Wall of Crosses

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Religious art has always interested me. Not that we had much of it at home growing up. My mom thought it was tacky.  Aside from the mandatory crucifix above each bed and a large gilded Last Supper portrait that was a permanent fixture in my grandmother’s dining room, I can’t say that we really had much in the way of religious art. But I always loved the look of old Spanish and Mexican Colonial religious articles, particularly the large and ornate silver ex-votos and the beautifully carved wooden santos.  With this in mind and also because I couldn’t think of anything else to hang, I decided to fill my ridiculously large bedroom wall up at the mountain house with crosses and ex votos of different sizes and styles. I still have a long way to go before the wall is complete as the ceilings are about 20 ft. high in that room, but I think I’ve got a decent start.

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Now that my family knows that I’ve started collecting crosses from different countries, they’ve begun to contribute to the collection and have brought back some lovely ones whenever they’ve travelled…which fortunately for me is pretty often. I have to admit that my kids think the wall of crosses idea is kind of weird and my daughter wondered if I was perhaps expecting a visit from vampires and wanted to know why I would collect such a thing as crosses?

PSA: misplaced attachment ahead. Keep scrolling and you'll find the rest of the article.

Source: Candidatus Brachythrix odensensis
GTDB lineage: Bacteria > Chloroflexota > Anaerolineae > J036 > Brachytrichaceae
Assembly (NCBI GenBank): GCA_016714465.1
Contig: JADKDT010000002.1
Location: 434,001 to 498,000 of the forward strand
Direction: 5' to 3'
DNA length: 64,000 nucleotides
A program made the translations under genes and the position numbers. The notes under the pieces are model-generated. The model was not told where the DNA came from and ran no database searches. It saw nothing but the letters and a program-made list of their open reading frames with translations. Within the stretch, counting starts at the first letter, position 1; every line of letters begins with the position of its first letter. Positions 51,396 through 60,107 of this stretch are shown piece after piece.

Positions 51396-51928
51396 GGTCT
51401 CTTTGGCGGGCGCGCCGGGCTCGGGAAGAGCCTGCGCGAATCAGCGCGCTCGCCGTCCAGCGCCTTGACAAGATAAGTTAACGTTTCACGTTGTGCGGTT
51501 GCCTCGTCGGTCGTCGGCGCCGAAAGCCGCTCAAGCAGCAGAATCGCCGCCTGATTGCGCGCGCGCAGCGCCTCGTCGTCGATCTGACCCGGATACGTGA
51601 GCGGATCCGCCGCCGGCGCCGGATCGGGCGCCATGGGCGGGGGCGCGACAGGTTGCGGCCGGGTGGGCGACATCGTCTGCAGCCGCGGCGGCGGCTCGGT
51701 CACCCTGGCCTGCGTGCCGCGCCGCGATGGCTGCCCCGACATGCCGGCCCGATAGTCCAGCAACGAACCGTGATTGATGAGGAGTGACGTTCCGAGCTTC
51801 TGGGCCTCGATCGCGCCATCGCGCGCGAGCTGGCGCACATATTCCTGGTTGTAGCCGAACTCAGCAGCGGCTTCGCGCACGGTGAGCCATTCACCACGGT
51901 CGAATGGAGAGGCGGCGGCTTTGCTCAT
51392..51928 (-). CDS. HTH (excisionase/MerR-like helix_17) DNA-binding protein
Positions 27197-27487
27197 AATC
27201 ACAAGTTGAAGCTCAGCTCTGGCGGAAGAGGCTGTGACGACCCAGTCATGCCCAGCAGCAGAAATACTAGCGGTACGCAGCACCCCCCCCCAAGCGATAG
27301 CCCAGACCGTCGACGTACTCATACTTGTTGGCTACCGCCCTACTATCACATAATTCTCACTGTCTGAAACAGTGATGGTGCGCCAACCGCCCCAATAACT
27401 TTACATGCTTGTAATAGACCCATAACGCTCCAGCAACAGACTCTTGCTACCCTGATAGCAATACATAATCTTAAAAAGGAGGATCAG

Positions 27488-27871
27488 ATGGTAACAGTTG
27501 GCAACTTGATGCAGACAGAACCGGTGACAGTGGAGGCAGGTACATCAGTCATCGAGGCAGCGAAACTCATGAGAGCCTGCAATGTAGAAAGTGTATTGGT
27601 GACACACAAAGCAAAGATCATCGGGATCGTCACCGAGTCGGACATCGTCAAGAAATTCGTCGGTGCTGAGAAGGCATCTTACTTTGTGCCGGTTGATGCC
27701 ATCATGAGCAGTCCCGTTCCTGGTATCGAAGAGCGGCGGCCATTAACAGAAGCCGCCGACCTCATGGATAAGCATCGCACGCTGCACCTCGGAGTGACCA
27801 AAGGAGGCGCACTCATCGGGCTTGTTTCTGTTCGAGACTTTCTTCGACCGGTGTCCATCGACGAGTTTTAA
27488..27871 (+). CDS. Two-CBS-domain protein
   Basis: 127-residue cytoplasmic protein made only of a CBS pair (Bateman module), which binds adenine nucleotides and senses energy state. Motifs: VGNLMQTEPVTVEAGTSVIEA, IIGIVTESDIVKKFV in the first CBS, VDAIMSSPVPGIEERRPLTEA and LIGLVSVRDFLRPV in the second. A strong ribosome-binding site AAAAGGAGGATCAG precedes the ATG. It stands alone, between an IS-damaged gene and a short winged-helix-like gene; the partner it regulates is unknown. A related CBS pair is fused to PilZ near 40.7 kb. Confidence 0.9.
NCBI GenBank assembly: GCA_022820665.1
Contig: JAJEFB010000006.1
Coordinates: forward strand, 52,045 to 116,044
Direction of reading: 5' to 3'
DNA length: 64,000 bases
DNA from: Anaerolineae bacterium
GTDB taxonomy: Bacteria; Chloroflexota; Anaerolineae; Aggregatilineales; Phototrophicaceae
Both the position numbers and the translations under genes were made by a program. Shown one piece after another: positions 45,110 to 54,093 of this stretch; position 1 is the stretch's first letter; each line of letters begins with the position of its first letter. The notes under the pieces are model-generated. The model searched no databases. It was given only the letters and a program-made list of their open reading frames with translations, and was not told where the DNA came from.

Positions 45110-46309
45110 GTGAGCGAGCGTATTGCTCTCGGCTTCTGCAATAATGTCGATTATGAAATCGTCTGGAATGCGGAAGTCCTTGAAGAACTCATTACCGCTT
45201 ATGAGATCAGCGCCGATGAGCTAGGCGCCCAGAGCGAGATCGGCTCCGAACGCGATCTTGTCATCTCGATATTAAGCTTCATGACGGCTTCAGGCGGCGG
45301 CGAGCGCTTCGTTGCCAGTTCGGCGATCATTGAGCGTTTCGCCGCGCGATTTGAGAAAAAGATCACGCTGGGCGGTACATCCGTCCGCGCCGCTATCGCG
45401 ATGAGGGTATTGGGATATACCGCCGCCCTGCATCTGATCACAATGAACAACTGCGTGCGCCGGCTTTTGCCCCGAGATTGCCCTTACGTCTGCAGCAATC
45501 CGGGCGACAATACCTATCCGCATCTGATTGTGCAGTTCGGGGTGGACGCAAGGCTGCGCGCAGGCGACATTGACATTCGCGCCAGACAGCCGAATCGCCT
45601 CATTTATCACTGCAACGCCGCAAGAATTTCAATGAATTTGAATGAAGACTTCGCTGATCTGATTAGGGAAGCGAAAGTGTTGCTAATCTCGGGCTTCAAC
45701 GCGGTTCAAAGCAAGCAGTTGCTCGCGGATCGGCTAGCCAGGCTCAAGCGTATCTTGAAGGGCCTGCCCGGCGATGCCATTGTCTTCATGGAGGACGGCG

Daughter: WHY did you hang all those crosses on that wall???

Me: Because I like them. I particularly really like antique crosses.

Daughter: Yeah but don’t you think it’s kind of weird?

Me: Not really. I think it looks cool.

Daughter: It’s creepy. My friend took a picture of it.

Me: Hmmm. That weird huh?

I think it’s actually grown on her at this point and I’m hoping she will bring me back a nice one from the vatican when she goes to Italy next week.

The largest cross in the center of the wall is a Mexican plaster cross. It needed restoring when I bought it because it had several nicks and the paint was chipped. You can read about that  here.

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This little white cross is from Egypt and it’s all inlaid with mother of pearl. This type of inlaid work is typical of the Middle East and the technique reportedly dates back to Phoenician times.

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Here’s a jeweled cross. You can never have too much bling. I’m a sucker for rhinestones and sparkly things.

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I made this one myself out of matchsticks on a plywood cross shaped base.

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Here’s one I made with different colors and sizes of glass beads.

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My daughter in law brought me this cute little hand painted ceramic cross that she purchased during a trip to Mexico City.

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This one is made with different colored pearls.

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I did hang a few other things on the wall besides crosses and ex-votos including a hand made wrought iron door knocker that my other daughter in law gave me (made by her uncle) in an attempt to avoid a monotonous look. The orthodox icons in square gold frames are from Russia.